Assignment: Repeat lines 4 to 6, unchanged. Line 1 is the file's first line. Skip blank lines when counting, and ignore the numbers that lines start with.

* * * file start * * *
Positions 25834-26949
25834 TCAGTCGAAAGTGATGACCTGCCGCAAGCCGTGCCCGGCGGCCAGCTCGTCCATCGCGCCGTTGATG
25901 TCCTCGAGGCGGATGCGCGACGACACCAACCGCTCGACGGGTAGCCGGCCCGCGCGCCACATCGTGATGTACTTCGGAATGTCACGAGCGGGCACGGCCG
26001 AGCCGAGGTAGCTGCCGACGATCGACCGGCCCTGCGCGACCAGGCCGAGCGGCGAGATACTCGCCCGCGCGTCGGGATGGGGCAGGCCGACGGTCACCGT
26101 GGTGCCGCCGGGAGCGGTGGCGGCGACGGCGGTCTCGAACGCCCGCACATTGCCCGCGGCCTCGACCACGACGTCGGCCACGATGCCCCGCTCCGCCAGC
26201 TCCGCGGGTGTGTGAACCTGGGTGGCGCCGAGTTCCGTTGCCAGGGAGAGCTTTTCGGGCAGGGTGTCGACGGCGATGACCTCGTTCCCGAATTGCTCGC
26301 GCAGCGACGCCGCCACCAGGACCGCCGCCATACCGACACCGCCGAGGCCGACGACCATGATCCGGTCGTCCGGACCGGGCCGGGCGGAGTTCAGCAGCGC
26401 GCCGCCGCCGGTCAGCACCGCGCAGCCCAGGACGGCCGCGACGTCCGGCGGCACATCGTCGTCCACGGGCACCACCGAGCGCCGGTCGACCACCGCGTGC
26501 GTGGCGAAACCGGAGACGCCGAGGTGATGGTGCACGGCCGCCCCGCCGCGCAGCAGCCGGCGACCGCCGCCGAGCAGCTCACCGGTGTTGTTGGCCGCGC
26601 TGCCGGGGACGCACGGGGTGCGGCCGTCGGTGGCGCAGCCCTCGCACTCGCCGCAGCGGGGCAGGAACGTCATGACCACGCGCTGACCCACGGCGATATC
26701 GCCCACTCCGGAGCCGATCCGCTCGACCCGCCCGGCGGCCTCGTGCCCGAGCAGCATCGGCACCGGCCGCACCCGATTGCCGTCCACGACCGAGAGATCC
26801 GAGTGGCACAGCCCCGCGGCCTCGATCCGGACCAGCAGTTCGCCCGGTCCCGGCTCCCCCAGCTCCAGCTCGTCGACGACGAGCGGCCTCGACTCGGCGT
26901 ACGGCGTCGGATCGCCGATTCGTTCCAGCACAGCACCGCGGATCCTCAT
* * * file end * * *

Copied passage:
26001 AGCCGAGGTAGCTGCCGACGATCGACCGGCCCTGCGCGACCAGGCCGAGCGGCGAGATACTCGCCCGCGCGTCGGGATGGGGCAGGCCGACGGTCACCGT
26101 GGTGCCGCCGGGAGCGGTGGCGGCGACGGCGGTCTCGAACGCCCGCACATTGCCCGCGGCCTCGACCACGACGTCGGCCACGATGCCCCGCTCCGCCAGC
26201 TCCGCGGGTGTGTGAACCTGGGTGGCGCCGAGTTCCGTTGCCAGGGAGAGCTTTTCGGGCAGGGTGTCGACGGCGATGACCTCGTTCCCGAATTGCTCGC